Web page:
Virgin Island based singer and chanter NiyoRah dropped his third album Feel Your Presence in June and went on a U.S. tour with Toussaint in August. Reggaemani has had the opportunity to hear his thoughts on reggae music and what it was like to record in Jamaica.
In June I published a review of Feel Your Presence and stated that NiyoRah is a hidden gem. And I still believe that’s correct. His music may be widely present in the U.S, but here in Europe I wouldn’t say that he is too well-known.
And that’s a shame. Because Feel Your Presence is a great album that will hopefully appeal even to those that aren’t into the VI-reggae scene.
He has previously worked with Laurent “Tippy” Alfred, a producer and label owner that has done some great VI-reggae, a genre NiyoRah describes as earthy, celestial and bright. It’s also a type of music that he thinks is uplifting.
– I feel courageous and triumphant when I listen to our artists from the Virgin Islands. It’s almost like the Creator has downloaded important messages within us to present to the people of the world and beyond, writes NiyoRah in an e-mail to Reggaemani, and continues:
– Our writing approach is the one thing that’s unique because we take time to write intelligent and spiritual songs. We try hard not to rush or hustle the music.
Confident in VI-reggae
NiyoRah seems very confident in VI-reggae and believes that the genre differentiates from other reggae music due to its frequency and richness of the sound.
– It’s a sound that resonates because our producers go deep within to find something that doesn’t sound like anything constructed before, while keeping the primary foundation of powerful drum and bass.
Read before you sign
NiyoRah is grateful for the opportunity to share what’s in his heart and soul as well as to represent a good and honest lifestyle. But he also has a business approach.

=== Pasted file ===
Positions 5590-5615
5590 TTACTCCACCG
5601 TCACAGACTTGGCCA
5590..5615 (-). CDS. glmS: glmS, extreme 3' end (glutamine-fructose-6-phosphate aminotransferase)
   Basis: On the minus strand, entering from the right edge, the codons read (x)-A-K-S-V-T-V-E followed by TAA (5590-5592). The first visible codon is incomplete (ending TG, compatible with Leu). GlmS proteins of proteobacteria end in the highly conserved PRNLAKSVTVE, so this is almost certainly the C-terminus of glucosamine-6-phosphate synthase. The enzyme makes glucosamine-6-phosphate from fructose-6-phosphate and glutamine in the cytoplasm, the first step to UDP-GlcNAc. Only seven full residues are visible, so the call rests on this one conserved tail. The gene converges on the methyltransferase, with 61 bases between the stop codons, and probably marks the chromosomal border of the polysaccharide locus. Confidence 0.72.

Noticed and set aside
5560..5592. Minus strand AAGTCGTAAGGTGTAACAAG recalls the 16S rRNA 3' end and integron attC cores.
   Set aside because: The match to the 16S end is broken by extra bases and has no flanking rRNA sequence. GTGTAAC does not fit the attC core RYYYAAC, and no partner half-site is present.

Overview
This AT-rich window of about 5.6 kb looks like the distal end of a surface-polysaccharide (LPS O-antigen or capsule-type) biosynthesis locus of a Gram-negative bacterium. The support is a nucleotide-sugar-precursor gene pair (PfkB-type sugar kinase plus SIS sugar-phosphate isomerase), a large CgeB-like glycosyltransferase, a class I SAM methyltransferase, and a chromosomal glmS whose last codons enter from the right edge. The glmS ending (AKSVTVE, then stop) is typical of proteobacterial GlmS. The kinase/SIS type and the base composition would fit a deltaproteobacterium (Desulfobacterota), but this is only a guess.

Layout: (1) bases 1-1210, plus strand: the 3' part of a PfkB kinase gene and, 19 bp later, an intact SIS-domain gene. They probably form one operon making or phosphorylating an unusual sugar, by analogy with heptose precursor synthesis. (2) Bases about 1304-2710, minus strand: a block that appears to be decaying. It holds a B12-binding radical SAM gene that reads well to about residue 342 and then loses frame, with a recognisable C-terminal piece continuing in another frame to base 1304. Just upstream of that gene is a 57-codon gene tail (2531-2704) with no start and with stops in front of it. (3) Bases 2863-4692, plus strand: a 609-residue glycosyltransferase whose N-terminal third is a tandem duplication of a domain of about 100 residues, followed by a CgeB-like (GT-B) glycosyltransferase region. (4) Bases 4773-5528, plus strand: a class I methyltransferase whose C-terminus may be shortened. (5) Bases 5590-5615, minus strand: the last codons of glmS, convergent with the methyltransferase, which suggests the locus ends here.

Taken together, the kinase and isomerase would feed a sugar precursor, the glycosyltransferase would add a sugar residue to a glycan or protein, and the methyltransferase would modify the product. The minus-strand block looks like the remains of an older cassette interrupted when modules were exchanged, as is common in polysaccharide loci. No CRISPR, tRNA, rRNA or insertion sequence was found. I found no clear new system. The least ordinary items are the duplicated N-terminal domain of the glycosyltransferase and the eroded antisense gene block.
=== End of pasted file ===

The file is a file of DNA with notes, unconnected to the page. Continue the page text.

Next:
– I cherish independence and being an example for other artists to follow in terms of entrepreneurship. Artists should investigate labels before they sign contracts because some don’t take the time, or don’t have the skills, to push artists properly.
Feel Your Presence was recorded in Jamaica and put out on his own label Denkenesh, so NiyoRah has supposedly had some problems with labels in the past.
“Music is truly a means of survival”
According to NiyoRah, working in Jamaica was not that different from St. Croix. But one thing seemed to make an impression.
– In Jamaica, music is truly a means of survival. There are many artists that hover around the recording facilities looking for a “bly” from producers. In St. Croix, the environment is more personal. I can deal with either environment. Both environments are blessed.
Feel Your Presence is mainly one drop roots reggae, a genre not heard in Jamaica much anymore. Some people – myself for one – feel that there’s a decline in music coming from Jamaica. It’s not reggae anymore. NiyoRah doesn’t agree and writes that it’s just a matter of promotion.
– I don’t think there is a decline in reggae. I’ve heard many wonderful albums from artists the world hasn’t heard as of yet. There seems to be a decline because of where the most vital media/promotion outlets put their focus. They are responsible for choosing and pushing the music, he writes, and concludes:
– Dancehall is not reggae. Roots music with a soulful vibe is reggae. My view of reggae will always be one hundred percent positive!